Sweating is a product of your body’s natural ability to self-regulate your internal temperature. However, when sweat production exceeds the necessary level to maintain a stable body temperature, you may experience excessive sweating or hyperhidrosis.
Primary factors like family history, age of onset, frequency and duration of episodes, and disruption of increased sweating may trigger hyperhidrosis.
There may also be secondary or medical causes, such as fever, pituitary disorders, hyperthyroidism, leukemia, or menopause.
Surgery may be one viable option to treat hyperhidrosis. However, people may consider other alternatives to treat this ailment.
This article discusses alternative ways to deal with hyperhidrosis.
Sweat is odorless, but it may be connected to bacterial growth and decomposition that causes body odor. Excessive sweating may thus lead to higher bacterial growth that may be detrimental to one’s health.
Bacteria may also thrive in warm, moist places, like armpits or feet, or react with sweat that dries on the skin. Bathing or showering daily removes excess sweat, decreasing the likelihood of bacterial growth and body odor.
A 2016 study published on PeerJ noted that the human armpit could contain a high biomass bacterial community. Antiperspirants may reduce this bacterial biomass or block the sweat glands that release an unpleasant odor when in contact with bacteria.
The same study also revealed that those who do not use deodorants or antiperspirants experience increased bacterial density in the armpits. Meanwhile, when a person uses deodorants or antiperspirants, bacterial density decreases.
Coffee might be a good idea to start your day. However, the drink may also lead to excessive sweating due to increased body temperature.
A 2011 study on active athletes showed that those who consumed caffeine before performing exercises had significantly higher body temperature. The same group also had higher sweat gland output than those who did not consume caffeine.
According to a University of Miami article, you should consider drinking other coffee alternatives like tea, matcha, or kombucha.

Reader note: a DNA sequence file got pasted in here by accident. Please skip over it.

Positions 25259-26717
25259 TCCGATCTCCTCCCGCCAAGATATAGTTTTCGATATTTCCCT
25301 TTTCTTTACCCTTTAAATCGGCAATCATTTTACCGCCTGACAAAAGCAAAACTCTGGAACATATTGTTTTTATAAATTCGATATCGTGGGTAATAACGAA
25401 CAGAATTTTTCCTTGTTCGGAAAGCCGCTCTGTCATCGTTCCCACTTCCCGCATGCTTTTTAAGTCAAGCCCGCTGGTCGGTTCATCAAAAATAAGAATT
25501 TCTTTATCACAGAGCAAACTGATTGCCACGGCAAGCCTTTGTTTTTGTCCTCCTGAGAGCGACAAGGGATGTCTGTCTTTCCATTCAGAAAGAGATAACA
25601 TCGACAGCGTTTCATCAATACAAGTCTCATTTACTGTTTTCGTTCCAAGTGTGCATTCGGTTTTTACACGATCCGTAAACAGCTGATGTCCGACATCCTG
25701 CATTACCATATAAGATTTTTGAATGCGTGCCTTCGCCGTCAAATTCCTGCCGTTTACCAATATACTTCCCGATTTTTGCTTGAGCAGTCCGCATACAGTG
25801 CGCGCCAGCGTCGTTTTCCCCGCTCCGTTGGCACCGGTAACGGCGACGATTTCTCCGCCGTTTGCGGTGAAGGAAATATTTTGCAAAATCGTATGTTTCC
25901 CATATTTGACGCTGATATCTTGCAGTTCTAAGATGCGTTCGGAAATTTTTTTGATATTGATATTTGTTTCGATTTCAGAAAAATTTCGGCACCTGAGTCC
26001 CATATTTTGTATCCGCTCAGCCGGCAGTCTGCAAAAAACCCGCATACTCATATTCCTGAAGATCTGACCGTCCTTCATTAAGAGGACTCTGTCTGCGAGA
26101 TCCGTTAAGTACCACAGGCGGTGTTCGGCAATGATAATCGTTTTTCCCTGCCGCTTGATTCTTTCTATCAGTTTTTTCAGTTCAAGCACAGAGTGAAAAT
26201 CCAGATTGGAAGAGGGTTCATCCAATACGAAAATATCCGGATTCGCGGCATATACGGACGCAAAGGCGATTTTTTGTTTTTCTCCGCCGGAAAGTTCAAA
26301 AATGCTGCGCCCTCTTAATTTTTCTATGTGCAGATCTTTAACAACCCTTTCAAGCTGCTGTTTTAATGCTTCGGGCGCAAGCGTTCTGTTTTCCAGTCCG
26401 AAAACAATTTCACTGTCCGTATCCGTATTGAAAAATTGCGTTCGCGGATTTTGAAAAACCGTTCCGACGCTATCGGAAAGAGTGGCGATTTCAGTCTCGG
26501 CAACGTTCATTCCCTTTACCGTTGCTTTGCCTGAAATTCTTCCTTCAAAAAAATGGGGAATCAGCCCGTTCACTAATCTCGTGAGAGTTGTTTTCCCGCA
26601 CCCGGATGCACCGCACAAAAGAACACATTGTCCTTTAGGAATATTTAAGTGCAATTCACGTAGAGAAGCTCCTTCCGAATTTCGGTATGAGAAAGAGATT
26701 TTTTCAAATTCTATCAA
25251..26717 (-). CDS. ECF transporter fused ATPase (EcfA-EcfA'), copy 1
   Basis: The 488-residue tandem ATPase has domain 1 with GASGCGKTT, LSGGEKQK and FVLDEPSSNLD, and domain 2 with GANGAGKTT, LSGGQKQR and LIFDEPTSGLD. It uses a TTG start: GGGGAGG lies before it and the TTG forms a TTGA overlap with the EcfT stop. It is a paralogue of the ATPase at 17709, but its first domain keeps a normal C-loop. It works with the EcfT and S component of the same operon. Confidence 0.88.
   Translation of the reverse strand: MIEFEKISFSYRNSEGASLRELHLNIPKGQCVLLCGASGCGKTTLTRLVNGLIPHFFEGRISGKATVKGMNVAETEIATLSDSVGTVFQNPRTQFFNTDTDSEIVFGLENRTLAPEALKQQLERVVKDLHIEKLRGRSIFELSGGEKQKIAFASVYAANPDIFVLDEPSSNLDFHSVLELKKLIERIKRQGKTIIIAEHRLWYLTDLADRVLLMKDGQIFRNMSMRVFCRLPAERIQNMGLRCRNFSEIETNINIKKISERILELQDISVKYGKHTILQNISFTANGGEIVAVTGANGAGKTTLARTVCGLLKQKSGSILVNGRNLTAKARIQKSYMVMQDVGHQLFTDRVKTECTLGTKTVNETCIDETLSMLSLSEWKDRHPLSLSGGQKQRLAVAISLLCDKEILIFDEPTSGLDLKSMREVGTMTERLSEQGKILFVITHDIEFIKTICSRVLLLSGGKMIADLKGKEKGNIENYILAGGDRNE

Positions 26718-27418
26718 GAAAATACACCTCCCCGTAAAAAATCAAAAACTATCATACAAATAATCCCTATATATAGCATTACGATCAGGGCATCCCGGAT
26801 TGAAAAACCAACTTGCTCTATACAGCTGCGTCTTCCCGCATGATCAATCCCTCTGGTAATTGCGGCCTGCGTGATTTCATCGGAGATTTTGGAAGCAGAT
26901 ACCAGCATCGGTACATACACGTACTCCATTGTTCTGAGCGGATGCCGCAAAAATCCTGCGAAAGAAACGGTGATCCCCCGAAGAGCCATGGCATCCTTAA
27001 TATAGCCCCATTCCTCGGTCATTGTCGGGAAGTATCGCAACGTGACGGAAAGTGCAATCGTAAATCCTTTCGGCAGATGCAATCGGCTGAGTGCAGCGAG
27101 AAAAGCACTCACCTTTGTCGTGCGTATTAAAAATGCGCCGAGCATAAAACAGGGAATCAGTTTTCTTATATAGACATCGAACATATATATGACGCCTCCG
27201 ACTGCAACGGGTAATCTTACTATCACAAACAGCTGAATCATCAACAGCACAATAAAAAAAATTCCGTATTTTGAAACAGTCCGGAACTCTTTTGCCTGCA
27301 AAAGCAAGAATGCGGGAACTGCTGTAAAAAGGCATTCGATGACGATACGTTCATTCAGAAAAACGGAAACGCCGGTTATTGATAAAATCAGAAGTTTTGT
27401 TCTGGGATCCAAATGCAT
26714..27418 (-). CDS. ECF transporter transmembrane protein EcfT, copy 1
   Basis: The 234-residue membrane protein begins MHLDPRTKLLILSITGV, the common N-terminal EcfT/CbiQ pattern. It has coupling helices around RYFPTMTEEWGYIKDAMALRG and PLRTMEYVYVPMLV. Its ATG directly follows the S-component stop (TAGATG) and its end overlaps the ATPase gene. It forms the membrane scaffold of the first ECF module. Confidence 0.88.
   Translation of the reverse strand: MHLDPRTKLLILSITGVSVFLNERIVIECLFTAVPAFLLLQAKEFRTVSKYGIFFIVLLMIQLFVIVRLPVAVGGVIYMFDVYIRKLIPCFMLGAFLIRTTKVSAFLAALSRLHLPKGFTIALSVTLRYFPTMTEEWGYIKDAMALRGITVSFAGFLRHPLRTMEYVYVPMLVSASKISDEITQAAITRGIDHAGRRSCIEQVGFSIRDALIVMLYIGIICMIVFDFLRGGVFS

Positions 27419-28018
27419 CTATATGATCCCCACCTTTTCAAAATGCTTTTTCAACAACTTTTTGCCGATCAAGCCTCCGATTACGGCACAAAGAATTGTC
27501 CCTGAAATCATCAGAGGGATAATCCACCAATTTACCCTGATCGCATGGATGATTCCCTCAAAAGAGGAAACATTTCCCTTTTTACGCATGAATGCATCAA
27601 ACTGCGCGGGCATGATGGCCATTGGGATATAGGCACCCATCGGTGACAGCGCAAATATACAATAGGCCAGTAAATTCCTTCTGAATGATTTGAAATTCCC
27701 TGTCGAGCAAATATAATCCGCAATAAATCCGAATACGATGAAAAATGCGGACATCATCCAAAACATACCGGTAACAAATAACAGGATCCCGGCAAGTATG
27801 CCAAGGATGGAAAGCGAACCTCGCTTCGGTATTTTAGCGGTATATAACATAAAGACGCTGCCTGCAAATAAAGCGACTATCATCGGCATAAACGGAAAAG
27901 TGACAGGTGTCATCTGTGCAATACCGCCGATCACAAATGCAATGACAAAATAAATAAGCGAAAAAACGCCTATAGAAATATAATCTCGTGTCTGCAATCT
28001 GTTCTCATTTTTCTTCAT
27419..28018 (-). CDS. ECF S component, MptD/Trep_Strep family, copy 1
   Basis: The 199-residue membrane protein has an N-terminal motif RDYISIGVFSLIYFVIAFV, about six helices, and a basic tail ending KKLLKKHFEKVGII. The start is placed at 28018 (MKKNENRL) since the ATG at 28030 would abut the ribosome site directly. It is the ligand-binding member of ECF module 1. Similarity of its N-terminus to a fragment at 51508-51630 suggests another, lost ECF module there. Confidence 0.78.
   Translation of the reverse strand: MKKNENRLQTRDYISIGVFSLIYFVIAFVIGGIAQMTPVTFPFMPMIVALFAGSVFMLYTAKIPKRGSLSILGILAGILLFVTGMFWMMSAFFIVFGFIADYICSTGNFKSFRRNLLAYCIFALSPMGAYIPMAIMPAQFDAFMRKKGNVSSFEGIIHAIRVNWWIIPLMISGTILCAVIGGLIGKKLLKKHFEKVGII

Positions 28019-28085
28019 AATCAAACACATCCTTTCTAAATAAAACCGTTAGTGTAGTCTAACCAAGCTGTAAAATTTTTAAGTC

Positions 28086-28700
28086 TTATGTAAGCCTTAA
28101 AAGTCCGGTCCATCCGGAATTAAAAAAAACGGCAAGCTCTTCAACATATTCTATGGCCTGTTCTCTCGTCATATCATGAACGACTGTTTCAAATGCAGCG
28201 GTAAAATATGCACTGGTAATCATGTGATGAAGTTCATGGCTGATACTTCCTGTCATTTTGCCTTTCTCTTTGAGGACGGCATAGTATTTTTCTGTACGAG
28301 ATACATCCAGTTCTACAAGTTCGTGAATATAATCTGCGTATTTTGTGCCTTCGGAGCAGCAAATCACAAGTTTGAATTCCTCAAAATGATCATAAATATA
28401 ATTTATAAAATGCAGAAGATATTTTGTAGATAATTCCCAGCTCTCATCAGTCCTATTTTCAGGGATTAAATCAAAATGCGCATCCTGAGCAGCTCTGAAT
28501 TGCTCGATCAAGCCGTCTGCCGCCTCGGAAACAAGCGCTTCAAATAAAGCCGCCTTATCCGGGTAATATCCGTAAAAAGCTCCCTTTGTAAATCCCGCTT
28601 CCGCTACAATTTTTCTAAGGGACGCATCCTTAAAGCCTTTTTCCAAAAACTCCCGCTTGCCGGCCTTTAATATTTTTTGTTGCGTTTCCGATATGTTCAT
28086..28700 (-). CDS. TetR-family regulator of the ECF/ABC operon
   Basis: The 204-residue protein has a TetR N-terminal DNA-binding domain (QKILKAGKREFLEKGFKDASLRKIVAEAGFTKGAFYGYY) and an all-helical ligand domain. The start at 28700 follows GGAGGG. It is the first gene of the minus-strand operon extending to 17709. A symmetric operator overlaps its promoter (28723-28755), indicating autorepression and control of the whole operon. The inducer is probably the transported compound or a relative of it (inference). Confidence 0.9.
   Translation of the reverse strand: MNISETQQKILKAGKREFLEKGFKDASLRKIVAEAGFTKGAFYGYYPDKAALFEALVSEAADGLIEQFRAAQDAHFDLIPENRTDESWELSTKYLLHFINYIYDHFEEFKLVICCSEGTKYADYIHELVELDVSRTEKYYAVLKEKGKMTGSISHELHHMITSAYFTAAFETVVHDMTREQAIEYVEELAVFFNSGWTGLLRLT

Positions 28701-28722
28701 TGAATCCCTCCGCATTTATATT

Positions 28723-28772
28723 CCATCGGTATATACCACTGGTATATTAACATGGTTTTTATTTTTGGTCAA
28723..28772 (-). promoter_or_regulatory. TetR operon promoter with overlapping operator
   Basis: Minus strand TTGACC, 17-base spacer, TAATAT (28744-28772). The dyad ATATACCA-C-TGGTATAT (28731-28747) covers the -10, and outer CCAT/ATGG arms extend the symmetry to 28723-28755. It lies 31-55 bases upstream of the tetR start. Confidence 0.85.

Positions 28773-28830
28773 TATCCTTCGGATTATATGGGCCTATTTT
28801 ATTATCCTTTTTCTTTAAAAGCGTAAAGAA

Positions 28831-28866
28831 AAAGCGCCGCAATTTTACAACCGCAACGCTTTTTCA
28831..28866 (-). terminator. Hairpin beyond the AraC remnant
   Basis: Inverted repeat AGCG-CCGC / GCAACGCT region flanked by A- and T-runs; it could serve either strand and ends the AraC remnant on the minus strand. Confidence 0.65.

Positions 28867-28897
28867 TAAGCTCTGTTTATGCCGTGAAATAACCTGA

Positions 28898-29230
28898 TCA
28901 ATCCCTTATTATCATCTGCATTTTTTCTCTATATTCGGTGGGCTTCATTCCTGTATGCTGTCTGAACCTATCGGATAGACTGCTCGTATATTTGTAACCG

While clothing does not necessarily treat hyperhidrosis, suitable clothing material may help keep excess sweat off your skin.
Wear natural materials like silk, cotton, or wool to help your skin breathe and keep a cool temperature. When performing exercises, choose lightweight fabrics that allow sweat to evaporate instead of sticking onto the cloth.
Choose socks that remove sweat from your skin, such as cotton, and ensure that you change your socks daily.
When wearing shoes, dry them before using them again. Consider changing pairs every two days.
The International Hyperhidrosis Society recommends clothing options that alleviate excessive sweating. These products may be available at a discount.
According to the Mayo Clinic, you may experience sweating when you are under stress.
Although stress-induced sweating may be expected, excessive sweating may disrupt your daily routine and cause you to be emotionally distressed.
Some ways to deal with hyperhidrosis-induced stress include exercise or meditation. Almost any type of exercise, even if it is a 20-minute walk along the park, may clear your mind and even calm your sweat glands.
If you prefer a quieter method, sitting in a room free from distractions may also be an excellent way to reduce stress.
You may also attend yoga classes or use biofeedback methods to control body functions as stress-reducing activities.
Some people might find conventional methods to treat hyperhidrosis, such as medication and surgery, more effective than alternative methods.
Still, such methods may be complicated for others to undergo. Thus, even simple alternative ways can help alleviate the symptoms of excessive sweating.
The International Hyperhidrosis Society offers several alternative treatments for hyperhidrosis like miraDry, Qbrexza, and Botox.
If you or someone close has hyperhidrosis and is uncertain of the treatment, consult our team of medical professionals at Family Medical Austin.